Iona Fontaine’s connections to her alma mater have been really, really long lasting. She’s kept strong ties to Judson College ever since she graduated in 1935, and as she’s ticked off birthdays past the century mark, her fellow alumnae have been right there celebrating with her.
This past January, she turned 107, and Beth Poole, Judson’s alumnae director, along with Judson President Mark Tew, first lady Ann Tew and members of Fontaine’s alumnae association chapter gathered around her to present her a special gift.
Beforehand, current Judson students had gathered on campus to record two timely songs for her — “Happy Birthday” and “There Will Always Be a Judson.”
Poole said the second song especially meant a lot to Fontaine.
“At 107, she still remembers the words to that song,” Poole said. “It’s just that strong bond of the memories and all that Judson has meant to our alumnae.”
It’s a bond that continues. Poole said some Judson alumnae classes still get together every year for vacation or reunite on J-Day, Judson’s homecoming.
“It’s a friendship that lasts a lifetime,” she said.
Not only that — J-Day and other regular get-togethers present an opportunity for Judson alumnae to network, an important component of the lifelong Judson experience, Poole said.
“We have a lot of alumnae who are involved with the college and want to know about our students to reach out to them and mentor them,” she said. “We have had alumnae weekends where we invite our students to come have lunch with our alumnae and (seat) them based on their major and the alumna’s profession.”
Students also regularly shadow alumnae and have opportunities to make connections in their field, something Poole said is “so important.”
Casey Ramey, director of alumni programs at Samford University, agrees.
“The mission of the alumni association is to create a lifelong and worldwide community of alumni,” she said. “Networking is very important as we build that community and look to foster the growth of the individual.”
Having a friend
Ramey noted that one great thing about being a part of an alumni association is no matter where you go, no matter where you move, you’ll be able to connect with someone in that city who is also a Samford alum.
“You’ll already have a friend,” she said. “A lot of times we’ll have alumni who reach out to our office and say ‘I am moving to a new city’ or that they are beginning their professional career and embarking on that new chapter in their lives. Through alumni connections, they can begin to build their network whether it’s for professional development or just that they need to find a church and a dry cleaner and get to know their new city better.”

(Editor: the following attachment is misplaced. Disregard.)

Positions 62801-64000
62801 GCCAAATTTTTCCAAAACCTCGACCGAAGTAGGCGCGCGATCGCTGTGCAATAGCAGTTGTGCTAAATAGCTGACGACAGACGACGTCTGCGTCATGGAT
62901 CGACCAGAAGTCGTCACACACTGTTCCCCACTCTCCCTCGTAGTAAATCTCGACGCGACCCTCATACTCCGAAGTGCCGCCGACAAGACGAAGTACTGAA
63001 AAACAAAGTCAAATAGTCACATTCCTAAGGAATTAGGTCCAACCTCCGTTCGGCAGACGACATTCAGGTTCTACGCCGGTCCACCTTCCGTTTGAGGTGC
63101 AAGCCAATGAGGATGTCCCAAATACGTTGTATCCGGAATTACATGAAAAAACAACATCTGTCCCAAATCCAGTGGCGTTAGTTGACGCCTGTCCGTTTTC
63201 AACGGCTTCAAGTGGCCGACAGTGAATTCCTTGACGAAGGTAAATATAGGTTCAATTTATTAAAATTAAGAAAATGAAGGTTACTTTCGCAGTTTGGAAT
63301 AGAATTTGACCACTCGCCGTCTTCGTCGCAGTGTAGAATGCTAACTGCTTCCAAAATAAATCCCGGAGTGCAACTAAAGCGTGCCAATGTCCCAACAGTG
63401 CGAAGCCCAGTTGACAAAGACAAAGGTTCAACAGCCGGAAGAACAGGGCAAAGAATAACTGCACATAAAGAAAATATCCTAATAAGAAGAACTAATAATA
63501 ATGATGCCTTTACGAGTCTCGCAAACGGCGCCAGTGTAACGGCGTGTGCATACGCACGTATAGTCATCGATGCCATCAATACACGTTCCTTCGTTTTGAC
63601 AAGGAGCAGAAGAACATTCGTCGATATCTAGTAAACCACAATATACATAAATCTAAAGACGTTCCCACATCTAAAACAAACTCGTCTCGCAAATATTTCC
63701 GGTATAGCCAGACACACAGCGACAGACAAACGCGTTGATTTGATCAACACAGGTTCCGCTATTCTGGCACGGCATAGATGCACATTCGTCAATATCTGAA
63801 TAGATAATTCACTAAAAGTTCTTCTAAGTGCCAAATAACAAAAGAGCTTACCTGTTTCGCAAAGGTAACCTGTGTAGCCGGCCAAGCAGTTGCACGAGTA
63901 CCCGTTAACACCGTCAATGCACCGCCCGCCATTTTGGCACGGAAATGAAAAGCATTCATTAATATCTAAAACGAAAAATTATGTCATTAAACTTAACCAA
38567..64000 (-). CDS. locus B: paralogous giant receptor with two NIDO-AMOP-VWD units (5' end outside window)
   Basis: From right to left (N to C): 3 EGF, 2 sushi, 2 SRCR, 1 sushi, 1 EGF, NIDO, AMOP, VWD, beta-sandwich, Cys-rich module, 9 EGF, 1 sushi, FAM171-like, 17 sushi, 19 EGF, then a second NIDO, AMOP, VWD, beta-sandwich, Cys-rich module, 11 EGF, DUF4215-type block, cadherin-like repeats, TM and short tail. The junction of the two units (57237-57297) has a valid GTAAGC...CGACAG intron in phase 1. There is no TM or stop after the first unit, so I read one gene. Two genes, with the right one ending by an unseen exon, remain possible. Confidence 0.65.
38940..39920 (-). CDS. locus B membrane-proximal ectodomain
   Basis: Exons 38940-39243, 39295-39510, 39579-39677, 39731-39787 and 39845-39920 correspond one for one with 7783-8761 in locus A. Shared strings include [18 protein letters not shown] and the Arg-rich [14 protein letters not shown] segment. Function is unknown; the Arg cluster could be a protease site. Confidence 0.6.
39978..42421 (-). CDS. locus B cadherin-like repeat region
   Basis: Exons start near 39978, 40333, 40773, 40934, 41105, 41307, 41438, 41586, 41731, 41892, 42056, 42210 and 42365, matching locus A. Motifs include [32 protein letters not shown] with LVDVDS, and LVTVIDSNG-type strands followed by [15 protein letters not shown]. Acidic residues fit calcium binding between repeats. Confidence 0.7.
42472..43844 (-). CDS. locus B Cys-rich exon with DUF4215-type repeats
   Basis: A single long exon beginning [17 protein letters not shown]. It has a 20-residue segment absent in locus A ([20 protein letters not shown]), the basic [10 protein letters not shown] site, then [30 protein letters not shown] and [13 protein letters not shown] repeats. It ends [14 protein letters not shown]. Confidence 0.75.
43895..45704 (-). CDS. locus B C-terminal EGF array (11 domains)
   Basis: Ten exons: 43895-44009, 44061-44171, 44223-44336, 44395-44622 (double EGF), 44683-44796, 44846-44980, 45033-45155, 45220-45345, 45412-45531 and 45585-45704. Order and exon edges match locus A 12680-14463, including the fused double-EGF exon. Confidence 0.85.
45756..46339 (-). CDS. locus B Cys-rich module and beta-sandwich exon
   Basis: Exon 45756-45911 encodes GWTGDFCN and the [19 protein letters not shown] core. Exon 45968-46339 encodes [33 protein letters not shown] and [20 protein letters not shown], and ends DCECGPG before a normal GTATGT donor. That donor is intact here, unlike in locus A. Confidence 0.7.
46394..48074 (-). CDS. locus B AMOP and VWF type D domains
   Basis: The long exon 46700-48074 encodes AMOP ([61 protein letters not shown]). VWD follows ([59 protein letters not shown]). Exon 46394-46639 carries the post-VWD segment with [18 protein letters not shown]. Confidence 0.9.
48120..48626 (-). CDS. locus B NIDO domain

One way Samford has grown these connections is through regional chapters, which provide instant connections as well as a way for alumni to share job opportunities with each other.
“It’s a way to encourage and support one another,” Ramey said. “It goes much further than just your time as a student; this is the next chapter, and it’s a great way to continue your Samford story.”
Allie Ratcliff, director of alumni relations for University of Mobile, said the transition to the next chapter of involvement comes easily for UM graduates.
“We’re already such a tightknit community as students at UM that the transition to alumni just kind of comes naturally,” she said. “It really is a family.”
And as a “family,” they use a platform called Handshake that’s similar to LinkedIn and helps alumni connect with others in their field and find job openings. They also have a career services center that works hard to generate ways for alumni in the workforce to get on campus and interact with students, Ratcliff said.
“Being able to connect the dots whenever we can is really something special,” she said.
Todd Greer, UM’s vice president for academic affairs, has also worked hard to implement these kinds of opportunities. In his previous role as dean of the school of business, he started an advisory group of alumni and community leaders to help students connect their education to the “real world.”
“They come in as mentors and advocates for our students,” Greer said. “They’re sounding boards for our students to be able to say, ‘Oh, you’re thinking about going into this? Let me talk to you about what that looks like.’”
It’s created expansion of their network in new and great ways, something that’s possible because their alumni “want to be involved and pour back in,” Greer said.
“It means so much more when students hear [insights about their career path] from people who are leading organizations and on the front line,” he said.
It’s a relationship that starts on campus and just keeps going throughout life because everyone involved “recognizes that it’s bigger than just them,” Greer said. “We hope we can cultivate this more and more.”